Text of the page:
October 28, 2008


Synecdoche, New York

A friend casually asked me if I'd heard anything about the latest Charlie Kauffman film (written and directed by him) called Synecdoche, New York (IMDb) (click here to watch the trailer at apple). This was a surprising question, because I had no knowledge of a new Charlie Kauffman film, much less that it was one with which he was making his directorial debut.

I don't think I could be any more curious about this film. I wondered: what is a synecdoche? How do I pronounce that? Fortunately the website for the film answers these questions explaining a synechdoche (pronounced “si-nek-duh-kee”) is a part of something that can stand for the whole for which the whole can also stand for that part. Kaufman has imagined this concept on a tremendous scale. I'm trying not to learn too much about this film before seeing it, but it seems to be a story about a theater-director who has built a life-size replica of Manhattan as part of some epochal play as a way to create something of lasting importance. With Phillip Seymore Hoffman playing the main role, and Kaufman for the first time directing, I can only wonder just how unique this movie will be.

Some things I've discovered online are curious; for instance, the word 'synecdoche,' the title, is a pun on the city of Schenectady, New York, which is where the film is set, which is where Hoffman's character builds a life-size replica of Manhattan (or a portion of) which in real life happens to have a GE plant that has the zip code 12345. How bizarre? Coincidence?

Kaufman likes to examine extraordinary ideas in his films...like what would happen if someone discovered a secret door that once passed through the traveler found themselves in control of a moderately well-known actor -Being John Malkovich. Or, what if instead of making an adaptation of a novel, making a film about his attempts to make an adaption, beginning mostly grounded in reality but adapting into a fictional adventure – Adaptation (IMDb). Or, what would happen if a man decides he didn't really want to forget all traces of his love as he's undergoing a mental erasure procedure to delete all traces of her from his memory so instead sets about planting clues in other parts of his memory while undergoing the process to help him find her again -- Eternal Sunshine of the Spotless Mind.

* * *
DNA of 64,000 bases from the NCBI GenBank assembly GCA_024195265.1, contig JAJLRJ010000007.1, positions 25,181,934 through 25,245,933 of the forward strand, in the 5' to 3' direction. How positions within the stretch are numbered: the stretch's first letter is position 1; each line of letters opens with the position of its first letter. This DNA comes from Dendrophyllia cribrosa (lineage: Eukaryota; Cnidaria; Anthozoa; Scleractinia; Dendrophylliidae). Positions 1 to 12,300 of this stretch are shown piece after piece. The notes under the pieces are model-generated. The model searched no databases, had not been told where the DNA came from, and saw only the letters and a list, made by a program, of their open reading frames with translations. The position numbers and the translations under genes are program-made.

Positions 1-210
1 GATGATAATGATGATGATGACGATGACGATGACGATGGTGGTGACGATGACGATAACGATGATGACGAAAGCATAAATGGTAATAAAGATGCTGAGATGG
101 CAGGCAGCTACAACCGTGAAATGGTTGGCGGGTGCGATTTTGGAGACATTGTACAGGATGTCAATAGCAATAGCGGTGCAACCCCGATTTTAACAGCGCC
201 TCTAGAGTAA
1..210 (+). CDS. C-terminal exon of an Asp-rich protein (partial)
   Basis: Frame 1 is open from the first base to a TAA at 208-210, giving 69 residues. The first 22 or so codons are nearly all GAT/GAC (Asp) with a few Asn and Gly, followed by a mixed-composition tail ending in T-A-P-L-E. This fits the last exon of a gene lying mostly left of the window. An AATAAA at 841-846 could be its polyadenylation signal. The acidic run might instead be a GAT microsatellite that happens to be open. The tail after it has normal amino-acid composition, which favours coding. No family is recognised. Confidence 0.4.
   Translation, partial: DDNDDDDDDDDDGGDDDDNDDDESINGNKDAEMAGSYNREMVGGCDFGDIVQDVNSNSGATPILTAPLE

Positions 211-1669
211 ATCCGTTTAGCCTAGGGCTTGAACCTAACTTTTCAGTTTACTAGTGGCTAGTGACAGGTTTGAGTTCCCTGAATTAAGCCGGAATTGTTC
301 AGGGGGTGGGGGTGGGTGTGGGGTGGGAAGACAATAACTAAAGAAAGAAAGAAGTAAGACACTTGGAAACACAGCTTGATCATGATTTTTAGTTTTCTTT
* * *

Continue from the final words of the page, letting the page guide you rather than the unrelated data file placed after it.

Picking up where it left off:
...Thinking about a life-size 'synecdoche' of Manhattan makes me remember being a kid and being overwhelmed with New York City; there was a majesty about it that's hard to define. I analyzed photo books and axonometric maps of the more distinct structures in preparation for visiting the city that to me seemed from another world. And as a tourist often does, I remember holding a small plastic version of the Empire State Building, the likes of which is to be found in every major city having some epochal man-made structure, such as the Eiffel Tower, or Big Ben, or St. Louis's Gateway to the West, etc. That figurine, mass-produced in a chinese factory and sold in the thousands to willing tourists, is on a small scale is what I'm reminded of by the idea of Synecdoche, New York.

I am really excited to see this movie, but as its only showing in NYC and LA at the moment and I can find no indication when it will broaden its theater horizons, who knows when I'll actually get a chance to see Synecdoche New York? I am so intrigued by this movie, I might have to find a way to justify a trip to NYC just to see it. Anyways, what better a place to watch a film about someone building a replica of the very same city.

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October 14, 2008


Indy Horror for October

I always feel like October is a great time to catch up on scary movies. Since there is no short supply of mainstream horror flick to check out I thought I'd make three independent horror recommendations: Severance, The Decent, and The Signal. Indy films, especially indy horror films, usually have to find more innovative ways to capture your attention, which is why I think you usually end up with a better film.

I remember almost seeing Severance (IMDb) at the 2006 Asheville Film Festival. Fortunately it made it to dvd. The story follows a group of civilian military weapons contractors on a tour across Europe to promote their products. While in route they become lost in the wilderness and ultimately targets of mysterious paramilitary sociopaths. It definitely has gory moments mixed with pretty funny dark comedy.

The Decent (IMDb) features an almost all female cast (not necessarily including the creatures in the caves) in a story about a group of female friends who regularly get together for some outdoors activities. For this particular excursion, which is set a year after the principle character lost her son in a auto accident, the friends go on a spelunking trip in unexplored caverns somewhere in rural Appalachian country. They become trapped and soon realize there are other creatures somewhat like humans stalking them in the dark. Overall very similar in concept to Alien, or The Thing; its a pretty frightening movie with some unexpected plot turns.